• Menominee is a big sailboat racing town that often has events on summer Wednesday nights and family races on Saturday; call ahead if planning to dock there during a race event. The Hook, sponsored by the Racine Yacht Club, takes place mid-July. (Racineyachtclub.org/the_hook.htm). A week later, The 100 Miler sails between Menominee and Door County. mmyc.org/sail/100-miler
• Menominee Waterfront Festival at the Menominee Marina, held first Thursday through Sunday in August, has entertainment, food and fireworks.
menomineewaterfrontfestival.com
• Cabela’s National Walleye Tour Championship takes place in Marinette in mid-August. nationalwalleyetour.com and npaa.net
• Menominee Giant Pumpkin Festival takes place every September on the Historic Waterfront Downtown. Enjoy the kids activity tent, pumpkin seed spitting, pumpkin bowling, music, a pie eating competition and more.

Resources

The M&M Twin Cities

by Jodie Jacobs
05-Nov-2018
The neighboring towns of Marinette, Wisconsin and Menominee, Michigan offer boaters plenty of fish to catch, sailing races, festivals and tasty eateries.

Where bay and river meet

The two states and towns are divided by the Menominee River, which forms from the confluence of the Brule and Michigamme Rivers northwest of Iron Mountain, Michigan. This is a good fishing area that’s known for clean water and — as the folks in the Welcome Center in both Menominee and Marinette will tell visitors — it’s a beautiful area to tour.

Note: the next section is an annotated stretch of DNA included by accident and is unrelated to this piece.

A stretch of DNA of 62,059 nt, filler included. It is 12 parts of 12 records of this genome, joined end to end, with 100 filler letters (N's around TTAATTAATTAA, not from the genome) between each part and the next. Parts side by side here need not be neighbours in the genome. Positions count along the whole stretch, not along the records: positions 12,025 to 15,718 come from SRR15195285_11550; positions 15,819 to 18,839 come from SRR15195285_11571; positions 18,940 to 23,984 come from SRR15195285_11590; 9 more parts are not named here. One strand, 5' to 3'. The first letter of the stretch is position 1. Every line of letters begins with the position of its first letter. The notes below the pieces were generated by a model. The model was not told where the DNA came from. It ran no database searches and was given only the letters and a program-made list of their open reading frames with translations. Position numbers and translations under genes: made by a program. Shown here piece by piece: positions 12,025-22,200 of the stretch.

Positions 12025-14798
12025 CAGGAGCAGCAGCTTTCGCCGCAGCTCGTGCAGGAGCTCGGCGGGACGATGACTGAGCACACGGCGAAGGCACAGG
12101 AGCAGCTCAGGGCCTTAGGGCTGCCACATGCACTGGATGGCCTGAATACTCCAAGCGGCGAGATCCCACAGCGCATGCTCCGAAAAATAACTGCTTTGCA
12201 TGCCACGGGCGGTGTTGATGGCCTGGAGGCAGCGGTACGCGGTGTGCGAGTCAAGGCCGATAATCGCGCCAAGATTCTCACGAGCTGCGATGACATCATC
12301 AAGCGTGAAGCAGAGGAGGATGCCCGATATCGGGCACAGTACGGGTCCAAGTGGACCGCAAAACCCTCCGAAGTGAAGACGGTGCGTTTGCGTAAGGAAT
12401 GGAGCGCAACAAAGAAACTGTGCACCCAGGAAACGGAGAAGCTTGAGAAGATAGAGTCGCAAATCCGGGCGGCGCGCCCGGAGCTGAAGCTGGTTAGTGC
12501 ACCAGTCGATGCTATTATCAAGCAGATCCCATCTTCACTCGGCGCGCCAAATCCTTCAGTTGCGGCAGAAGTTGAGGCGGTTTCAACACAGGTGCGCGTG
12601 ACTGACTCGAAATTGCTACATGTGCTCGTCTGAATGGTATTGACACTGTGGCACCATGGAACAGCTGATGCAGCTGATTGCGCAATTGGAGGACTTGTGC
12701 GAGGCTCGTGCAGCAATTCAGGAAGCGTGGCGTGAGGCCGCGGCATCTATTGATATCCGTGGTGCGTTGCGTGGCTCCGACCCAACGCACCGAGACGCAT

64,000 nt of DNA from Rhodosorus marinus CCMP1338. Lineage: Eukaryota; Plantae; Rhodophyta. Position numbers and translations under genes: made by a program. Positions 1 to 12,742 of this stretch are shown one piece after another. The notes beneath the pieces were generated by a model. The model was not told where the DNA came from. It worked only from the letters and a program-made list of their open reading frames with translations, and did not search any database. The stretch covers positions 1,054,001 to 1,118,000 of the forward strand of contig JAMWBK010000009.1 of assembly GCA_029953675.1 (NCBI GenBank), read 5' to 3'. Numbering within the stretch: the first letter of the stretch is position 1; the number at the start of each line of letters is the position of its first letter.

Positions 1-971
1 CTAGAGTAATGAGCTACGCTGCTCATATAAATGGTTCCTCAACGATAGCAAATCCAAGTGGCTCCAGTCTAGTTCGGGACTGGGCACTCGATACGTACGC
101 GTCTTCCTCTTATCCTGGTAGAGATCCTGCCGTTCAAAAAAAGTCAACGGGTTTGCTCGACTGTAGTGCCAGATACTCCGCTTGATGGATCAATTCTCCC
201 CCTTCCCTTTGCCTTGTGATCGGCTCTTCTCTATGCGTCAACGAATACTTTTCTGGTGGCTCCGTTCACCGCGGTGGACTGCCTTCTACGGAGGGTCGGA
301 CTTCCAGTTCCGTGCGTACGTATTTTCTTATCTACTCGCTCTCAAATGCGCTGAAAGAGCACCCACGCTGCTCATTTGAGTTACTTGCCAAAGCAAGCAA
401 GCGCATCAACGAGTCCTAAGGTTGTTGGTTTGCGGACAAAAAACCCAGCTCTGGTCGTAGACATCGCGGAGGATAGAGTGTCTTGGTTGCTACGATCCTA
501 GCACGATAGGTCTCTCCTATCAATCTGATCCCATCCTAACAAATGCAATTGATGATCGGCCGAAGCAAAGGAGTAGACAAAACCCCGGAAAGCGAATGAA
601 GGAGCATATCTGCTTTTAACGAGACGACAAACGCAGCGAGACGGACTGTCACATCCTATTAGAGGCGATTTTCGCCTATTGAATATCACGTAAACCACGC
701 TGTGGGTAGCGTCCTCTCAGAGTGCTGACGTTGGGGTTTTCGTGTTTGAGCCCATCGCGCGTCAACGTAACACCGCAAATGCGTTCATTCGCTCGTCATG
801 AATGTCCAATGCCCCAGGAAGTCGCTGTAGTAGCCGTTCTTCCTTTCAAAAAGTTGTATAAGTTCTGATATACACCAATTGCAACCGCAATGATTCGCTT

On a recent visit, John Hollo at the Marinette Welcome Center was passing out brochures to a couple of visitors who were driving through the area. He pointed out that the Wisconsin side was filled with waterfalls and the Michigan side had a wonderful lodge and scenery along M-35 on the Green Bay near the Cedar River. 
“The waterfalls are a huge draw,” Hollo says. “And the lodge is spectacular; tie up and explore.”

Tying up in Menominee

Deciding where to dock isn’t easy when there are so many great choices. Boaters will first see the sizeable Menominee Marina when approaching the area. Those looking for dockage in Marinette will travel up the Menominee River.

The Menominee Marina is a success story. While the marina now features 272 slips for boats 25 to 60 feet, in addition to 20 inner wall-side tie-ups, its capacity and facilities are a night and day difference from Menominee Marina a few decades ago. 

“What was here was a post-war project with the docks on piles,” Harbormaster Manager Bill Cavil says. “That was taken out in the late 1970s.”

With a name the same as the town, Menominee Marina may sound like a municipal development; however, Jim Kudlicki — who’s on the marina management team and was instrumental in the rebirth of the harbor and marina — explains the marina is self-sufficient and self-managed.